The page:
• If you try this with a view that return columns from functions or subquieries

    ie

    select c1,c2,(select tc from tbl2 where tbl2.t1 =tbl.t1) as tc3
    from tbl

    the select 1 will not execute the (select tc from tbl2 where tbl2.t1 =tbl.t1 ) sub query. This is a significant performance gain my view runs 99% slower with select *

    Reply
  • The problem with SELECT * is it retrieves all the meta data associated to the object(s) in question BEFORE runtime. So during compilation of the query there is unneeded overhead associated to it – but at run time the query plans will be the same.

    Just because the query plans are the same does not mean that the queries perform the same – it is compile time that is taking the hit in this case, and not run time.

    So you’re doing yourself a compilation favor if you use SELECT 1 rather than SELECT *, even if you don’t see the gains in the execution plan – as I said they will probably be exactly the same. Just keep in mind that meta data is being queried and returned, then discarded because it is unneeded to get the results of you query. Why thrash the system tables when you don’t need to?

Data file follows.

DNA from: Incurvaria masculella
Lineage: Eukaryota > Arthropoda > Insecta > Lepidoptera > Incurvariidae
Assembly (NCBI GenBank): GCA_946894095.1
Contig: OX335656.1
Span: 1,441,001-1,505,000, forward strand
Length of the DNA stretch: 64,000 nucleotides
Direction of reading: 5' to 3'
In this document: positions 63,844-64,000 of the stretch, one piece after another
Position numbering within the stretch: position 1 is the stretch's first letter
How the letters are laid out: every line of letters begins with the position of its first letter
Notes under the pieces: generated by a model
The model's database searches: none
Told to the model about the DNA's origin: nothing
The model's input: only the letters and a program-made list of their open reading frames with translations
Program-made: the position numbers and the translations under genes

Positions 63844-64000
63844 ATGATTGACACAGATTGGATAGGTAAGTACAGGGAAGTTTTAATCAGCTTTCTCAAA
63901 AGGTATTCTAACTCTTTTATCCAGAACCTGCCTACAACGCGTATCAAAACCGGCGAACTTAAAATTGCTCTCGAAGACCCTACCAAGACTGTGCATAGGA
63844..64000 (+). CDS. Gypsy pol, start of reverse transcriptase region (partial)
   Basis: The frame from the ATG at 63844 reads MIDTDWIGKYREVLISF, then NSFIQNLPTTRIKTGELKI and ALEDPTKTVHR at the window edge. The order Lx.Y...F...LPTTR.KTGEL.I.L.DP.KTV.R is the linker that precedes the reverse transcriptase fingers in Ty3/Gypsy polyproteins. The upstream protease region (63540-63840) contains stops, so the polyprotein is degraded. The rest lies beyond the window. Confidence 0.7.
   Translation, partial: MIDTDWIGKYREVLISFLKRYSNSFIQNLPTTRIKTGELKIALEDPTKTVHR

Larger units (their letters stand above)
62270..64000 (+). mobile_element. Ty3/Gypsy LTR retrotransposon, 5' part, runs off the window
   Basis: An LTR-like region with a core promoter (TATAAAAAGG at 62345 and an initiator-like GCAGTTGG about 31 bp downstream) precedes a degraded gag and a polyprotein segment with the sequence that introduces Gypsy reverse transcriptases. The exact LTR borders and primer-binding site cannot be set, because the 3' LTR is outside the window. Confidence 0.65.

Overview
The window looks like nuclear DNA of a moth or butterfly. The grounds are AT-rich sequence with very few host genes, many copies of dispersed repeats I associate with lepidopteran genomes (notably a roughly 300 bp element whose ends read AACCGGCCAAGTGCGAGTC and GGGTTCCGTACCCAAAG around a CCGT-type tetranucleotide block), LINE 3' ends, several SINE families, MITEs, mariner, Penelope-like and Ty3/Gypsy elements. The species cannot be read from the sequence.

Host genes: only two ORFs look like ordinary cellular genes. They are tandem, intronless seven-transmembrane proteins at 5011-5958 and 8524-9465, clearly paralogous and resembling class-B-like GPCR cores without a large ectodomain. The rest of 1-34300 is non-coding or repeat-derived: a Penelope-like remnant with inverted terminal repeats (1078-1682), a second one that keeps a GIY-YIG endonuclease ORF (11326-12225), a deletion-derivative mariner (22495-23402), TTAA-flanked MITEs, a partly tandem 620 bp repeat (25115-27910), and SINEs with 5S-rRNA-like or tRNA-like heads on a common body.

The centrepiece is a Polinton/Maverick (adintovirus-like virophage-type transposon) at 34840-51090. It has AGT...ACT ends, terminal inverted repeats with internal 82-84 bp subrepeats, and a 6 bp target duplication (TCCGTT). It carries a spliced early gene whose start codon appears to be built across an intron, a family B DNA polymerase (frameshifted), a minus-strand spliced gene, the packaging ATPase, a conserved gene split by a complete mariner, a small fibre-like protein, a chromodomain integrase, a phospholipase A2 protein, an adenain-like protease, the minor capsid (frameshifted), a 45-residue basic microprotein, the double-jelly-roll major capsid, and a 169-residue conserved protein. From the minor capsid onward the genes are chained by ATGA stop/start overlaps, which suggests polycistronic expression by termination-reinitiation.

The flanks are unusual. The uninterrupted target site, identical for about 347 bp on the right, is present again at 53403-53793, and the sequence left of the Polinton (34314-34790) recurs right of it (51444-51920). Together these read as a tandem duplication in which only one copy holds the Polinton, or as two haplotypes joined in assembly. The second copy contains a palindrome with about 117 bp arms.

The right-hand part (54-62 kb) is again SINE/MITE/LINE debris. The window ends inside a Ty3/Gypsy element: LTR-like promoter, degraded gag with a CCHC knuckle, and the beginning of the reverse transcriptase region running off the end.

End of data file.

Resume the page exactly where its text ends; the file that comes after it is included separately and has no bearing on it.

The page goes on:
When you go to the store to get a bottle of coke, you don’t buy all the coke products in the store and throw out those you didn’t want – it’s the same thing here. Get what you need from the beginning – it costs less.

    Reply
  • One Great Article. Pinal tum great ho!

    Reply
  • I don’t think there is any difference, as long as the SELECT 1/* is inside EXISTS, which really doesn’t return any rows – it just returns boolean as soon as condition of the WHERE is checked.

    I’m quite sure that the SQL Server Query Optimizer is smart enough not to search for the unneeded meta data in the case of EXISTS.

    I agree that in all the other situations SELECT * shouldn’t be used for the reasons Simon mentioned. Also, index usage wouldn’t be optimal etc.

    For me EXISTS (SELECT * ..) is the only place where I allow myself to write SELECT * in production code ;)

    Reply
  • @simon worth:
    can you provide some source or example for this claim? i’d be very interesetd to see.

    Reply
  • Reply
  • Allan Svelmoe Hansen
    February 27, 2008 12:03 pm

    @simon worth:
    By running statistics time on I’ve not seen any consistent indication that at compile time the query will collect all the metadata and thus have a higher compile time them then a SELECT 1. Some times it was faster, other times it was not.

    Without looking into the engine I would also seriously think it would be bad implementation to retrieve any sort of meta data when the SELECT * is within a conditional clause, like EXISTS. The engine would be able to see from the syntax alone, that there is no usage for the specific data and thus no need to look up any additional metadata, other then testing whether the statement evaluates true or not.